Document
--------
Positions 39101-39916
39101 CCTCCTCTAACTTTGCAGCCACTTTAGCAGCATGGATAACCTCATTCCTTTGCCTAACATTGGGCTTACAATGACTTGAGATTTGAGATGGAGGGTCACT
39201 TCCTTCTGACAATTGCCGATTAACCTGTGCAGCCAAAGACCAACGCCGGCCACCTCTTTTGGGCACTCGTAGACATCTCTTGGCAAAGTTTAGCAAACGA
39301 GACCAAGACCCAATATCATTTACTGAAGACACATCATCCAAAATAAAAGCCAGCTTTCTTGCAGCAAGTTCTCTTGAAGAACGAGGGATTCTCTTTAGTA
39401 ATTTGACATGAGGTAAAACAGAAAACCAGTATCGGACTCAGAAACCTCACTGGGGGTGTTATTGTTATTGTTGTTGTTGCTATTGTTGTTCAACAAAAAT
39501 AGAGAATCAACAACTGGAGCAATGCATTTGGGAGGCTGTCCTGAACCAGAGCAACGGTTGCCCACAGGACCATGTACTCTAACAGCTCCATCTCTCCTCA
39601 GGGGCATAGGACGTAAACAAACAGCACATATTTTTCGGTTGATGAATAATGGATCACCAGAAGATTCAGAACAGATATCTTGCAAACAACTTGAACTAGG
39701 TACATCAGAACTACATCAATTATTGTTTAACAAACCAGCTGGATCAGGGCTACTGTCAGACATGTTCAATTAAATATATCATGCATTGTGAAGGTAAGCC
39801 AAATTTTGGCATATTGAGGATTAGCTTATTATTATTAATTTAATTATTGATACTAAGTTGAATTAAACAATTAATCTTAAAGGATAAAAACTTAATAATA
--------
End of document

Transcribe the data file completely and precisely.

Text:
Positions 39101-39916
39101 CCTCCTCTAACTTTGCAGCCACTTTAGCAGCATGGATAACCTCATTCCTTTGCCTAACATTGGGCTTACAATGACTTGAGATTTGAGATGGAGGGTCACT
39201 TCCTTCTGACAATTGCCGATTAACCTGTGCAGCCAAAGACCAACGCCGGCCACCTCTTTTGGGCACTCGTAGACATCTCTTGGCAAAGTTTAGCAAACGA
39301 GACCAAGACCCAATATCATTTACTGAAGACACATCATCCAAAATAAAAGCCAGCTTTCTTGCAGCAAGTTCTCTTGAAGAACGAGGGATTCTCTTTAGTA
39401 ATTTGACATGAGGTAAAACAGAAAACCAGTATCGGACTCAGAAACCTCACTGGGGGTGTTATTGTTATTGTTGTTGTTGCTATTGTTGTTCAACAAAAAT
39501 AGAGAATCAACAACTGGAGCAATGCATTTGGGAGGCTGTCCTGAACCAGAGCAACGGTTGCCCACAGGACCATGTACTCTAACAGCTCCATCTCTCCTCA
39601 GGGGCATAGGACGTAAACAAACAGCACATATTTTTCGGTTGATGAATAATGGATCACCAGAAGATTCAGAACAGATATCTTGCAAACAACTTGAACTAGG
39701 TACATCAGAACTACATCAATTATTGTTTAACAAACCAGCTGGATCAGGGCTACTGTCAGACATGTTCAATTAAATATATCATGCATTGTGAAGGTAAGCC
39801 AAATTTTGGCATATTGAGGATTAGCTTATTATTATTAATTTAATTATTGATACTAAGTTGAATTAAACAATTAATCTTAAAGGATAAAAACTTAATAATA